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CFPB Issues Reverse Mortgages Report and Advisory
Wednesday, February 11, 2015 6:35 AM

The Consumer Financial Protection Bureau released a report highlighting the top complaints for reverse mortgages. According to the report, consumers are frustrated with their loan terms, servicer runarounds, and foreclosure problems.

Also, to help consumers who already have a reverse mortgage, the CFPB is issuing an advisory with tips on how to plan ahead to protect loved ones from financial hardship brought on by a reverse mortgage.

The CFPB Report

The CFPB report covers 1,200 reverse mortgage complaints it received between December 1, 2011, and December 31, 2014. Reverse mortgage complaints comprised about 1 percent of all mortgage complaints, by all ages, during this timeframe.

Many complaints show a mismatch between consumer expectations and the way the product functions. Many consumers, for example, struggle with understanding how quickly their loan balance will go up and their home equity will fall. The top complaints about reverse mortgages included:

  • Distress about the inability to add new borrowers to an existing loan.
    Reverse mortgages prohibit spouses, heirs, and dependents from taking over the loan. This is because loan amounts are, in part, calculated using a borrower’s age and the loan repayment is triggered when the last borrower moves out or dies. This can be a problem for surviving spouses and children. Family members complained about not being able to be added to the loan so they could keep the home.
  • Frustration with runarounds when trying to pay off the debt.
    When the borrower dies, heirs can sell the home, repay the loan balance, or pay 95 percent of the property’s assessed value. Consumers complained that loan servicers do not provide a clear process to allow them to settle the debt. Consumers also complained about appraisal delays, improperly performed appraisals, and inflated home values so they would have to pay more. Others complained about a lack of response from loan servicers, including unanswered calls and a lack of response to written requests.
  • Foreclosure due to property tax and homeowners’ insurance issues.
    Reverse mortgages require no monthly mortgage payments, but borrowers are still responsible for property taxes and homeowner’s insurance. A previous CFPB report found that nearly 10 percent of reverse mortgage borrowers are at risk of foreclosure because they have failed to pay these expenses.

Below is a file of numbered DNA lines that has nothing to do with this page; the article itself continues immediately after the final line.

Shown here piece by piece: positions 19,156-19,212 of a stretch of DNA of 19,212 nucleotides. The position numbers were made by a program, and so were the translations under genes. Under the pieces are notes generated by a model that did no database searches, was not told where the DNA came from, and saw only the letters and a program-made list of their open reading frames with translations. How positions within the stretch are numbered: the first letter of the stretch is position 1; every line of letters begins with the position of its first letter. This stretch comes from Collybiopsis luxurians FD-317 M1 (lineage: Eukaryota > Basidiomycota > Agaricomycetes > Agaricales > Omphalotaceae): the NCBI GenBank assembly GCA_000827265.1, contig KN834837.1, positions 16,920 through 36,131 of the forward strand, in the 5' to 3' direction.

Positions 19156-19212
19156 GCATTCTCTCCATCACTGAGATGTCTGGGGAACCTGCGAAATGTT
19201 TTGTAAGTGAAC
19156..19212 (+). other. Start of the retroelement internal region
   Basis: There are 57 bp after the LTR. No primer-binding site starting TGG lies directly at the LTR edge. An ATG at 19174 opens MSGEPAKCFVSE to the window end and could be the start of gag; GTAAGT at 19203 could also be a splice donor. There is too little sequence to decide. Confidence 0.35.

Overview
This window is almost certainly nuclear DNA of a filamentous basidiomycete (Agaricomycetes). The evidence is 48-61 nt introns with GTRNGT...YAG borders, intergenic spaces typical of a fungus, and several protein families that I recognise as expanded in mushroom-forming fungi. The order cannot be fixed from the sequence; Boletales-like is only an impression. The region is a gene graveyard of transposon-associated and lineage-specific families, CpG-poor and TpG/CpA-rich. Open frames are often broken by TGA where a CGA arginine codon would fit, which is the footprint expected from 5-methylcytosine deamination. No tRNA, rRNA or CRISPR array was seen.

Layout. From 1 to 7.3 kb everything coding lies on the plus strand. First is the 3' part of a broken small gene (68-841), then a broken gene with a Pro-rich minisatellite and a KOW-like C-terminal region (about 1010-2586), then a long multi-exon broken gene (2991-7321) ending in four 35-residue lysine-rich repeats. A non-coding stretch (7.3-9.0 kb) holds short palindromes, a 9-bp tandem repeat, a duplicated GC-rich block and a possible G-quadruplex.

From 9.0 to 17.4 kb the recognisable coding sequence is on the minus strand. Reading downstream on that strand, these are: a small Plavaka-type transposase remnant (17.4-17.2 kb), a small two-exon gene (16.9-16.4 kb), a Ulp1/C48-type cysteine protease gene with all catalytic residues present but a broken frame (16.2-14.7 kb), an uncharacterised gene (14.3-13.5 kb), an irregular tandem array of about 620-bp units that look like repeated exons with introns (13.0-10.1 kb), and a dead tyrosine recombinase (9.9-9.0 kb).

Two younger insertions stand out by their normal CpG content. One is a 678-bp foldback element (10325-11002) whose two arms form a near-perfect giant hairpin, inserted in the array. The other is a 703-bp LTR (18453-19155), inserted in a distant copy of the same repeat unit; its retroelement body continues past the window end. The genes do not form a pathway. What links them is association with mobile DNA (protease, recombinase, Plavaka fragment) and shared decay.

Review the CFPB report.

The CBPB Advisory

Many consumers don't understand the long-term financial impact of reverse mortgages. The CFPB issued an advisory to help, highlighting three ways consumers who are the borrowers on the loan can plan so that their surviving heirs are not harmed:

  • Verify who is on the loan.
    If two borrowers took out the reverse mortgage, they should check with the reverse mortgage company to make sure its loan records are accurate.
  • Plan ahead for the non-borrowing spouse.
    Consumers who took out a HECM reverse mortgage in the name of only one spouse before Aug. 4, 2014, should contact their loan servicer to find out if the non-borrowing spouse may qualify for a repayment deferral. If not, they should make a plan in the event the borrowing spouse passes away first.

    Couples with enough remaining equity could consider taking out a new reverse mortgage, though they will incur new loan fees. Some surviving spouses may also be able to pay off the reverse mortgage, or take out a traditional mortgage, perhaps with another family member. Many will need to plan for where they will live after the home is sold to repay the loan.

    If the loan was originated after Aug. 4, 2014, new changes to the HECM program will allow the non-borrowing spouse, meeting certain conditions, to remain in the home. 
  • Plan ahead for other family members living in the home.
    Consumers should make sure any children or other family members living in the home know what to expect when the reverse mortgage is due. If those members want to keep the home, the borrower should contact their reverse mortgage company to have them explain their options. They can also contact a HUD-approved housing counselor to explore their options.

Review the CFPB advisory.

The CFPB has questions and answers about reverse mortgages at Ask CFPB. They also developed a consumer guide for older Americans with key facts on reverse mortgages.

Find more information for older Americans and caregivers about making financial decisions, protecting assets, preventing financial exploitation, and planning for long-term financial security.